The Van Trump Report

First Commercial Space Greenhouse Could Launch Next Year

Aerospace manufacturer “Redwire” is gearing up to launch the first-ever commercially owned and operated spaceflight-qualified plant growth platform capable of growing plants from seed to maturity in space. In other words, it is a giant space greenhouse, which Redwire plans install on the International Space Station (ISS) sometime in 2023. The project, funded by an award from the ISS National Lab, will not only expand humanity’s abilities to grow full crops in space but also provide critical insights for crop scientists back here on Earth.

Industrial hemp will be Redwire’s first crop which will be grown for Dewey Scientific, an agtech company that focuses on hemp and cannabis research. During a 60-day experiment, it will grow the hemp and carry out a gene expression study that they hope will advance biomedical and biofuel research. Redwire expects the experiment will also glean the first of many insights that will support future space exploration missions.

Dave Reed, Redwire’s Greenhouse project manager, explains that growing full crops in space will be critical to future space exploration missions as plants provide not just food, but also oxygen and water reclamation. NASA says crop production in space is critical for carrying out long-term space exploration, including the Artemis Program, which seeks to eventually establish a human colony on the Moon. The space agency says transporting food from Earth to the Moon would very quickly become prohibitively expensive. ¬†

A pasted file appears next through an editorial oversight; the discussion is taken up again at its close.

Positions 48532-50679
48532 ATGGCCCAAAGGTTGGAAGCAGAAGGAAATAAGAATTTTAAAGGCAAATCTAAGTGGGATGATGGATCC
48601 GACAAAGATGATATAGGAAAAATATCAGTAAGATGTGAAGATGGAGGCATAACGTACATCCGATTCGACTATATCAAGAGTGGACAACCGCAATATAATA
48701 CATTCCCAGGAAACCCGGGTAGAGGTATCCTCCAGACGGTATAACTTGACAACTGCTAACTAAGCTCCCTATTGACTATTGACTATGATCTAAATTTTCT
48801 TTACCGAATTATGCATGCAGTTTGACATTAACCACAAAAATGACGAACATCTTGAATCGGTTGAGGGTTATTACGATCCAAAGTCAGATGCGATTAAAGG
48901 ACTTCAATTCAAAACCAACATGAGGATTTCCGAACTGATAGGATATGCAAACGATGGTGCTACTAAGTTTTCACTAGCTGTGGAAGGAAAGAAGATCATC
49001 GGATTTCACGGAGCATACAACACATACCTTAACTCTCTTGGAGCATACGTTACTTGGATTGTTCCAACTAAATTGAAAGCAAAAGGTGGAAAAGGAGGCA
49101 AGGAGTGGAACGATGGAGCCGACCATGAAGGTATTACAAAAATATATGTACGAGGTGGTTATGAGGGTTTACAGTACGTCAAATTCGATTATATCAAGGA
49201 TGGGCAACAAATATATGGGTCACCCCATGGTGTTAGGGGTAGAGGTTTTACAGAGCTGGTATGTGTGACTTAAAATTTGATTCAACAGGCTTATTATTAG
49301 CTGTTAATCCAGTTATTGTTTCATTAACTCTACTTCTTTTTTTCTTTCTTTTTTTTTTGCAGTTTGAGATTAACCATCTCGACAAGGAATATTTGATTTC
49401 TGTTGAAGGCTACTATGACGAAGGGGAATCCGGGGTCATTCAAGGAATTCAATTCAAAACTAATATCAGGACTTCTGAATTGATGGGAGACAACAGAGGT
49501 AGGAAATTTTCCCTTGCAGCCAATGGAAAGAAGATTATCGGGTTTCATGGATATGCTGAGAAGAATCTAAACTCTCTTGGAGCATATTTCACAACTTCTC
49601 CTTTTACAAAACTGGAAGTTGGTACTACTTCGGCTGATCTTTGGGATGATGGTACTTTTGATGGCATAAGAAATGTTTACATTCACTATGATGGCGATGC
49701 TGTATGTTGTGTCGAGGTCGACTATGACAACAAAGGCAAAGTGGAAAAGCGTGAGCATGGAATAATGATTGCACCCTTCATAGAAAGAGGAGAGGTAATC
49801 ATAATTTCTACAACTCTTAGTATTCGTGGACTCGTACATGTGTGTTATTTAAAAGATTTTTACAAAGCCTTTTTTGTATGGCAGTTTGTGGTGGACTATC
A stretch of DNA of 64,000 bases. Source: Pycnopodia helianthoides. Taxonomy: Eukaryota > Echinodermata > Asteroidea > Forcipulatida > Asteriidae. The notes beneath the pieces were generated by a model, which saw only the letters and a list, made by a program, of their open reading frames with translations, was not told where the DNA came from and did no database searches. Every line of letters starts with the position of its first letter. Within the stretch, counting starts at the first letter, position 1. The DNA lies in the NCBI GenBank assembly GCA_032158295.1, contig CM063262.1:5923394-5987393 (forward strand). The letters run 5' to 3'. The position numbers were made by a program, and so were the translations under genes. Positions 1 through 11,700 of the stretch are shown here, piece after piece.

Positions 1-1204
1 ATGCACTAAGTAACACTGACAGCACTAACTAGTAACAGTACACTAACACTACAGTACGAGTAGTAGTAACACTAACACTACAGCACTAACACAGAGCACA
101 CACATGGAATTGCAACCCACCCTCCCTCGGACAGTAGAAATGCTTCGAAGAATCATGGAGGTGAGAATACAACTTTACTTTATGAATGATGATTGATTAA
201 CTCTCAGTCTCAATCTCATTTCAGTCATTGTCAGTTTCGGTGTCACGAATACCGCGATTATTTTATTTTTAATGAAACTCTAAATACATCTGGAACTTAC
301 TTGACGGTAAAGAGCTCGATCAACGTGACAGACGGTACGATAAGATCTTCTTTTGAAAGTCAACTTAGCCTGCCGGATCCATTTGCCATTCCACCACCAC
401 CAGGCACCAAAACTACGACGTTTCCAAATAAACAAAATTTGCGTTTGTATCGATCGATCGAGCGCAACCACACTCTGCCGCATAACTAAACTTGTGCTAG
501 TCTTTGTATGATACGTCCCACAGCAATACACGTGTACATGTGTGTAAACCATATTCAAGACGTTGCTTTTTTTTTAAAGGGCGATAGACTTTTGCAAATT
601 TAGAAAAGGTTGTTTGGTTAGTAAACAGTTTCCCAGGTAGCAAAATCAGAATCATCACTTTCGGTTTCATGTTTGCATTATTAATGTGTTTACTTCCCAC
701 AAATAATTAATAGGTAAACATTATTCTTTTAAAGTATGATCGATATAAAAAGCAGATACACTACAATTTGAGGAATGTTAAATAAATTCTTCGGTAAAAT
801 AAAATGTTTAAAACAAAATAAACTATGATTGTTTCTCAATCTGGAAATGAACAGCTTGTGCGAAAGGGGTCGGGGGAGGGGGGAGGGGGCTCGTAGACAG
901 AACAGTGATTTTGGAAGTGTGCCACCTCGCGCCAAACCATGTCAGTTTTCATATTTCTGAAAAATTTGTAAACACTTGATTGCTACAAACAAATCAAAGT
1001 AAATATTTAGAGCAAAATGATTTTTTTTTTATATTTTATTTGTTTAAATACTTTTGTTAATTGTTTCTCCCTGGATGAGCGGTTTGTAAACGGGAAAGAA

Redwire comes to this project with a lot of experience in the field already. Some of the company’s existing plant growth technology is currently being utilized on the ISS. That includes what’s called the Passive Orbital Nutrient Delivery System (PONDS) developed in partnership with Tupperware Brands and currently operated by Redwire on the ISS. ¬†Besides PONDS, Redwire has managed plant investigations in the NASA-owned Advanced Plant Habitat since 2018.

Redwire will use the first Greenhouse mission to work out any hiccups in the system. Part of the goal for the in-space demo is to allow Redwire to further advance its technologies and eventually make available larger, scalable versions of the Greenhouse that can be flown for customers with varying crop-growing requirements or alternate plant support systems. (Sources: Hortidaily, SpaceCafe, Fast Company)

NASA’s Matt Romeyn in the Veggie Lab of the Space Station Processing Facility at the agency’s Kennedy Space Center in Florida.

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